We move to the home of Henry McGee, native of Arva and ex-British Army 1914­1918. He was a sergeant in the Medical Corp and, when refused entry again for the 1939­1945 war, he was highly annoyed. He did the post from Carrigallen to Corrawallen but when the Free State came into being, he lost his position. He had a great ceilidh house and had great yarns of war, hunger and misery.

There was no hunger in the next house: it was Cunnion's bakery and it supplied the town with bread and buns. It was managed by Michael and Barney. Kilronans, the nailers, lived where Seán and Patricia Ledwith live today. Kilronans made nails for the country and the forge stood in the walled enclosure above Nurse McIntyre's residence, now the property of John Joe Dolan. Finally, we come to Michael Leonard who had a little shop and a travelling shop. He later went to work for Tiernans, Main St., operating their travelling shop. His daughter Annie lived out her years in Carrigallen.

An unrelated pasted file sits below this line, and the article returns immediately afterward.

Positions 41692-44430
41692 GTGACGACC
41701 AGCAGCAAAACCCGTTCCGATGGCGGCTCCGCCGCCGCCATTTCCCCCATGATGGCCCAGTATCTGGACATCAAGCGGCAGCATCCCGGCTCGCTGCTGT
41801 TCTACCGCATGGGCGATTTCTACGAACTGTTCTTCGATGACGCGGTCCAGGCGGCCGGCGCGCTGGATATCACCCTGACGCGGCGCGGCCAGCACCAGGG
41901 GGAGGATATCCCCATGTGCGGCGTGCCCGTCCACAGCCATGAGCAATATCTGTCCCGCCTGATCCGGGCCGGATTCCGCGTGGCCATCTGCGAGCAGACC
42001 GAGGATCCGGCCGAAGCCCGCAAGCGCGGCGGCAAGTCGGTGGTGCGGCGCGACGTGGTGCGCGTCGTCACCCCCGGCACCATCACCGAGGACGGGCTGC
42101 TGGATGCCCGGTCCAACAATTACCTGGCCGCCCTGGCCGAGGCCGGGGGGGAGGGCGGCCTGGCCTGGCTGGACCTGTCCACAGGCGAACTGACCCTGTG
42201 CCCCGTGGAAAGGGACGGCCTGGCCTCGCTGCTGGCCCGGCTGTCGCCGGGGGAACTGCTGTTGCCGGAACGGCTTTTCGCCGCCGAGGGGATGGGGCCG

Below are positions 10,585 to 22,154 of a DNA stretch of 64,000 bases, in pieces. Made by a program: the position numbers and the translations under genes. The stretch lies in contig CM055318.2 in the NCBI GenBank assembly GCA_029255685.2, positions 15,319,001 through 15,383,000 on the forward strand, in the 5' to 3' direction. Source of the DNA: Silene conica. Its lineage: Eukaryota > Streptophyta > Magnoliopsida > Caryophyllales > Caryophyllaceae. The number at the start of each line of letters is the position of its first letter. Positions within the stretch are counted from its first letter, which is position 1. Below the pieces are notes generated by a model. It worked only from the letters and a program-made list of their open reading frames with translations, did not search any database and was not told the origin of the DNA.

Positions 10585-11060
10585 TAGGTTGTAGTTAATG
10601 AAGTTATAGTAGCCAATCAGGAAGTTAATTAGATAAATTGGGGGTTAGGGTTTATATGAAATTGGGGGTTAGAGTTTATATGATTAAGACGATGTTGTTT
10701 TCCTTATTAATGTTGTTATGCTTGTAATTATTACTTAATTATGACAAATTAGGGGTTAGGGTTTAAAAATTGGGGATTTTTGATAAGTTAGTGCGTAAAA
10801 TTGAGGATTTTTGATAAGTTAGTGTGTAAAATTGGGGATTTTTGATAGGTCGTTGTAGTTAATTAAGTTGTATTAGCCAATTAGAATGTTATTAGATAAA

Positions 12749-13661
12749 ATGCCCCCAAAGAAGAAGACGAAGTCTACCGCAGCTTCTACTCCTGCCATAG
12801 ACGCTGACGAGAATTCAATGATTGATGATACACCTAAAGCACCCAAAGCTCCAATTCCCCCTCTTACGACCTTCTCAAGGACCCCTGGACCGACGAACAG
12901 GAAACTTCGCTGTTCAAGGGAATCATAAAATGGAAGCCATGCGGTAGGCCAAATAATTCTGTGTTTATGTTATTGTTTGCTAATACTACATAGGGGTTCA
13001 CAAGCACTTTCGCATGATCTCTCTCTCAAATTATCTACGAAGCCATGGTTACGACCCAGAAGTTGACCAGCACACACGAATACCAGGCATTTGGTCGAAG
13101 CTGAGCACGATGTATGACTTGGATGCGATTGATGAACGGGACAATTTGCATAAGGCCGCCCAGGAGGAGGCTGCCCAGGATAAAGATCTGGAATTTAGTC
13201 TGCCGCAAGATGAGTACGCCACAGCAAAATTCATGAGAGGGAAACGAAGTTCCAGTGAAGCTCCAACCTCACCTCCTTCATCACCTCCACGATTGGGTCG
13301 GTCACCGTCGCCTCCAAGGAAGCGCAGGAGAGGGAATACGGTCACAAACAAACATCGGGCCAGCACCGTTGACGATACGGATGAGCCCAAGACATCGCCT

The first house on the opposite side of Church St. is John Joe Dolan's. A long thatched public house, it was owned by a widow, Mrs Reilly. Tom Sheridan of Calloughs married the same Mrs Reilly. Sometime after the death of Mrs Reilly, Tom Sheridan married Eliza Quinn of Garadice PO. Tom Sheridan died and in due course Eliza Quinn was to marry Con Dolan who had come here from Kildallen to serve time in Pat Smyth's drapery establishment in Main St. Eliza Quinn died and after some years, Con married Miss Roseanne O'Reilly, a teacher in Carrigallen NS (both the old one in the Church grounds and the new one opened in 1916) and of this union a son was born, John Joe Dolan of Tully, Carrigallen, and Leitrim GAA fame.

Reluctantly we leave the only pub in Church St. Next door was Johnny Cosgrove shoemaker. This was a powerful ceilidh house and they had the reputation of being the best at their trade. Johnny Cosgrove had a powerful interest in things Carrigallen but in particular the drama and the choir. One of his sons, Packie, together with Peter Harte, Calloughs, were interned in Ballykinlar camp for the duration of the War of Independence.